Movie Tugs at Heart

by Danielle Tobb ‘17

Three weeks before “A Dog’s Purpose” hit theaters, a controversial video of a German Shepherd being forced into turbulent water was aired on TMZ. After receiving widespread backlash from moviegoers and animal rights groups alike, it was uncertain how this incident would affect the much-anticipated potential blockbuster. When I saw the video, I questioned seeing the movie. However, the producers later asserted that the dog was only distressed because they filmed the scene on a different side than the dog originally rehearsed on.

Regardless of the controversy surrounding the movie, I still had high hopes. After all, who doesn’t have a soft spot for cute pups? Adapted from W. Bruce Cameron’s bestselling novel, and directed by Lasse Hallström, “A Dog’s Purpose” is irresistible. The first hour of the film follows the life of a Golden Retriever named Bailey (voiced by Josh Gad), whose loveable owner Ethan (Bryce Gheisar) forms a special bond with throughout adolescence (K.J. Apa). This part of Bailey’s life brings the audience a romantic relationship between Ethan and Hannah (Britt Robertson) that leaves Bailey confused as to why they keep “fighting for food in each other’s mouths.”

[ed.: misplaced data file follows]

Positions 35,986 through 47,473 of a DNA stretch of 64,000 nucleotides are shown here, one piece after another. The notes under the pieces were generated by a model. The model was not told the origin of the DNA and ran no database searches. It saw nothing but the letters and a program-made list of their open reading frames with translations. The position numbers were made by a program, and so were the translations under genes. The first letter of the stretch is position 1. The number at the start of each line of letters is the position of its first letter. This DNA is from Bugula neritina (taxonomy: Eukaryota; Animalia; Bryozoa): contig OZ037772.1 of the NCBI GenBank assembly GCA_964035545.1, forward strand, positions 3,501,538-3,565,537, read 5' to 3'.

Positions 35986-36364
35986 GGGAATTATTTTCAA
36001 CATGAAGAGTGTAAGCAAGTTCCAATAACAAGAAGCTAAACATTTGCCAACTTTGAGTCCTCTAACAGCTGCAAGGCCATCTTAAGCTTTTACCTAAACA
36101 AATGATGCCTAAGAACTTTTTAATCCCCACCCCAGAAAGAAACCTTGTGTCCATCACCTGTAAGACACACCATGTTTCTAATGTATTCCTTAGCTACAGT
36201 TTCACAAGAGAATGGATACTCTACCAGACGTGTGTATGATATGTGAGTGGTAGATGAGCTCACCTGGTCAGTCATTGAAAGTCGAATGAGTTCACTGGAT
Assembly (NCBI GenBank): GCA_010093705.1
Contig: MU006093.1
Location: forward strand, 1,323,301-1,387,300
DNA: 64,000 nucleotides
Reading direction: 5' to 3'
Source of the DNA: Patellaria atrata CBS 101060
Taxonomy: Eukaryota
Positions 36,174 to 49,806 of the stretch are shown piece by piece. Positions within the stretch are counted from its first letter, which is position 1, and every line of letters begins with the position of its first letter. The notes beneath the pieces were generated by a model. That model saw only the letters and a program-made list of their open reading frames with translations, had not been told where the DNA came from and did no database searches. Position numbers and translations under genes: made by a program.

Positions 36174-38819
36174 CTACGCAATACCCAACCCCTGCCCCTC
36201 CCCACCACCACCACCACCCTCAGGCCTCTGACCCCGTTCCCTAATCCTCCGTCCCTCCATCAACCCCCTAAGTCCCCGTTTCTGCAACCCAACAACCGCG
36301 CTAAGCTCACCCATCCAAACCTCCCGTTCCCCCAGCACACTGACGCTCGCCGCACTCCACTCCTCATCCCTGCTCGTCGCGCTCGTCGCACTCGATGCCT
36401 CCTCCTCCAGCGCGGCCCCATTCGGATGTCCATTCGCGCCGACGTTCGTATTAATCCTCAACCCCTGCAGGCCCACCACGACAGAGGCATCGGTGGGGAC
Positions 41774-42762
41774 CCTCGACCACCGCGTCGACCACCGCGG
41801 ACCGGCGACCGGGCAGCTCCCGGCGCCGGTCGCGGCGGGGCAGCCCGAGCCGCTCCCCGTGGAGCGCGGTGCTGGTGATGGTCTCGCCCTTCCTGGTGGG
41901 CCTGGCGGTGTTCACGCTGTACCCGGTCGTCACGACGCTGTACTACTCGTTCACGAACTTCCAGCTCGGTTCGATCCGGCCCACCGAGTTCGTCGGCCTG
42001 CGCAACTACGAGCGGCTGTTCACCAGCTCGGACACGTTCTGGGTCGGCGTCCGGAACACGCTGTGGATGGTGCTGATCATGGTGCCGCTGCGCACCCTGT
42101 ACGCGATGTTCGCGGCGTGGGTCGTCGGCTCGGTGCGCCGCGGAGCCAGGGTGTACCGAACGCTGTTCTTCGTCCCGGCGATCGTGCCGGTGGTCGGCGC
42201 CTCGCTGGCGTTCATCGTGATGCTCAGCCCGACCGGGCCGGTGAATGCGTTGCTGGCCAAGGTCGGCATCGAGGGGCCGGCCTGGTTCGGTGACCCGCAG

Through it all, Bailey holds a special place in Ethan’s heart—until he goes off to college and Bailey dies of loneliness. Cry count: 1. Buwt all hope is not lost: Bailey gets reincarnated as a German Shepherd named Ellie who works as a police K9 aiding a Chicago cop (John Ortiz). On the chase for a kidnapper one day, Ellie is shot in an attempt to save her owner. Cry count: 2.

Bailey then becomes an adorable corgi helping a college student (Kirby Howell-Baptiste) find love, and finally a mutt named Buddy. Now I won’t spoil the ending, but Buddy makes his way from being chained up in his neglectful owner’s yard to an unlikely old friend while finding his ultimate purpose.

Cry count grand tally: 8. This movie is just as sappy as it sounds. Although it starts off just a bit slow, the entire movie coming from a dog’s point of view is a brilliant idea. Bailey’s inner thoughts seriously kept me laughing (and crying) from the start of the movie to the finish. From the soothing voice of Gad narrating the film to the spot-on performances by Apa and Dennis Quaid (Ethan as an adult), the movie effortlessly showcases a dog’s tireless search for the meaning of life.

Grade: A